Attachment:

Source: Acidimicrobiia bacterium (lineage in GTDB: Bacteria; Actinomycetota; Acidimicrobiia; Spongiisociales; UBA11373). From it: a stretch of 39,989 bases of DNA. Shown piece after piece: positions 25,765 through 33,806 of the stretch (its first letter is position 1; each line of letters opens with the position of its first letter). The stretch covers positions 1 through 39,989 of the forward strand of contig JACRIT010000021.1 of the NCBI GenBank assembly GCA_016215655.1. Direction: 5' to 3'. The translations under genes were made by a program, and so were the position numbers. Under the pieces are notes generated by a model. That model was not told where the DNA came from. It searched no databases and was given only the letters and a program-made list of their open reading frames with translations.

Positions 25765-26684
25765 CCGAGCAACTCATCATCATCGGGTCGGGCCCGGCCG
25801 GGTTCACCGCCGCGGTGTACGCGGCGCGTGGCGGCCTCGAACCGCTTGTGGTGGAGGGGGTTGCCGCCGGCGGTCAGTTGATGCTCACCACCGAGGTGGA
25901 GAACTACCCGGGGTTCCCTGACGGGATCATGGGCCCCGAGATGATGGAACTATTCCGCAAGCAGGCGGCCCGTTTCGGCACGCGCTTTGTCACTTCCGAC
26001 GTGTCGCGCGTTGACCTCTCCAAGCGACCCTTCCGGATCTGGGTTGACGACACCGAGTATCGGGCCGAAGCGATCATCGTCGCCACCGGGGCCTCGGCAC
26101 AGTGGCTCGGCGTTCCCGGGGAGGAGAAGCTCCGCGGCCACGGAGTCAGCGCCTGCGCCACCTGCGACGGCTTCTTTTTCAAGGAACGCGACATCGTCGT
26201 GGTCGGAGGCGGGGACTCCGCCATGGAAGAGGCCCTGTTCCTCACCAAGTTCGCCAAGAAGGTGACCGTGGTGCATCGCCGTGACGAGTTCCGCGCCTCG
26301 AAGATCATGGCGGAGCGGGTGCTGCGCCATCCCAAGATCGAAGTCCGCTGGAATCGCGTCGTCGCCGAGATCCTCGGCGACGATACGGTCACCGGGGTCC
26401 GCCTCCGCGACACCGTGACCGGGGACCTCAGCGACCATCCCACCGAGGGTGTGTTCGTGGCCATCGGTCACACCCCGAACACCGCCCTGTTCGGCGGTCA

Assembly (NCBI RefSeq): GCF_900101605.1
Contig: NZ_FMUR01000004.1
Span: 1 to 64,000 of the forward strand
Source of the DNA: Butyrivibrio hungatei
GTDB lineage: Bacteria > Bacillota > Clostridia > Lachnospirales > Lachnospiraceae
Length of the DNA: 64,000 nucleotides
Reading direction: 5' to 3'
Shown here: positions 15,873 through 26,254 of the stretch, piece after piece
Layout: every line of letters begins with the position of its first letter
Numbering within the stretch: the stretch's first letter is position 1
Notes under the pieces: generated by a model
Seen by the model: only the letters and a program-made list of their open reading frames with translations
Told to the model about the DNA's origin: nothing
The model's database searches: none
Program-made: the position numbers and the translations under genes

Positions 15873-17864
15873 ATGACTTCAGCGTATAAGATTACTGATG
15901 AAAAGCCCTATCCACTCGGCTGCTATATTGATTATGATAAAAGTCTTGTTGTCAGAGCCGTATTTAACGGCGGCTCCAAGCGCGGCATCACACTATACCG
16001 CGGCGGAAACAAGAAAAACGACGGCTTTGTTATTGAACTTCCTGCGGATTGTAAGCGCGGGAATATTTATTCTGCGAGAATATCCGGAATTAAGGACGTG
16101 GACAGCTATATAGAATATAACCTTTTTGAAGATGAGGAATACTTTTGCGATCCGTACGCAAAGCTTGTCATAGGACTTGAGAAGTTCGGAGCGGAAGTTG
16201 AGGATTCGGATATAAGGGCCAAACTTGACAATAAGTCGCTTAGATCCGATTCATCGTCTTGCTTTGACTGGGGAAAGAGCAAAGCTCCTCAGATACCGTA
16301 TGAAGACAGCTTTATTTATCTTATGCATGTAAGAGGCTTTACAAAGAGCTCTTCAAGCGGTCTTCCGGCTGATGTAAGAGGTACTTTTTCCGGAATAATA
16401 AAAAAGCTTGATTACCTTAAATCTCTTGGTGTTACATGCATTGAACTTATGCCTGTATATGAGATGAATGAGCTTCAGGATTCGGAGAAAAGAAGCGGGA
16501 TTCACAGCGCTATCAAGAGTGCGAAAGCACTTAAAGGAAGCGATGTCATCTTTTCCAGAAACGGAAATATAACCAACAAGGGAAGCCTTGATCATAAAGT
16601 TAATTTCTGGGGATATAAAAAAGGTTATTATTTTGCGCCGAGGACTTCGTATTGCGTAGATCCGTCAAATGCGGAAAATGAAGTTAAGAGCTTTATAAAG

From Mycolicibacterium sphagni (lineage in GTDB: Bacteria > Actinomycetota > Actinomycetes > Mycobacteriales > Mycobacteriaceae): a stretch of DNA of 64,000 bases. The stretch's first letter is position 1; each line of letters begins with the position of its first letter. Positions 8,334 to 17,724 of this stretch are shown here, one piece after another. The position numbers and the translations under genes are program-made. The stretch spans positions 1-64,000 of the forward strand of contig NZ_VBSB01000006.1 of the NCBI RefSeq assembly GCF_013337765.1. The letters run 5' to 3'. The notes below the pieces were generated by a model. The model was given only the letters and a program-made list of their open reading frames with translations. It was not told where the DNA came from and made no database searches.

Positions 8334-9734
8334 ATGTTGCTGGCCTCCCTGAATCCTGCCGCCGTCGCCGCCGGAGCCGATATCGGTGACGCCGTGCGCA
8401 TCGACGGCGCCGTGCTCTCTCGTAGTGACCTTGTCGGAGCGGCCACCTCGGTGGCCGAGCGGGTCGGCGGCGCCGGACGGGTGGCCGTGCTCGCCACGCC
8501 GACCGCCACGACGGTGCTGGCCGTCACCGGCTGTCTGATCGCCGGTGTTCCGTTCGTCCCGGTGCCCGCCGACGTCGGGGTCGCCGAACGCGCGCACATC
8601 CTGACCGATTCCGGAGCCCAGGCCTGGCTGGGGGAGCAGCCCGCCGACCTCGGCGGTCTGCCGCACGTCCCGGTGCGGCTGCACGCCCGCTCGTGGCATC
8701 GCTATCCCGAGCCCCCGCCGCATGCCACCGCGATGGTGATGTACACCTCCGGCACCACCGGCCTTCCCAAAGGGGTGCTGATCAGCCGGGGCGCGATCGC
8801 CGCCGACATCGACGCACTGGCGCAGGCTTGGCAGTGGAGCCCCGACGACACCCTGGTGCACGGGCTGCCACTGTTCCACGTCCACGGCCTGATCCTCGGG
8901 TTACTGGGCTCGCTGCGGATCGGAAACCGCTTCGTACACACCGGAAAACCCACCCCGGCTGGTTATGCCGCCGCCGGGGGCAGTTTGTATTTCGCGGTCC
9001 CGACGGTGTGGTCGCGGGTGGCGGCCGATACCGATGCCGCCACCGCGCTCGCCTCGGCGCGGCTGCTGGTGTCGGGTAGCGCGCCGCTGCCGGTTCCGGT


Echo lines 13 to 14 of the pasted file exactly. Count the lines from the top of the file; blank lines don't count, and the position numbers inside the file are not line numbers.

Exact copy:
Span: 1 to 64,000 of the forward strand
Source of the DNA: Butyrivibrio hungatei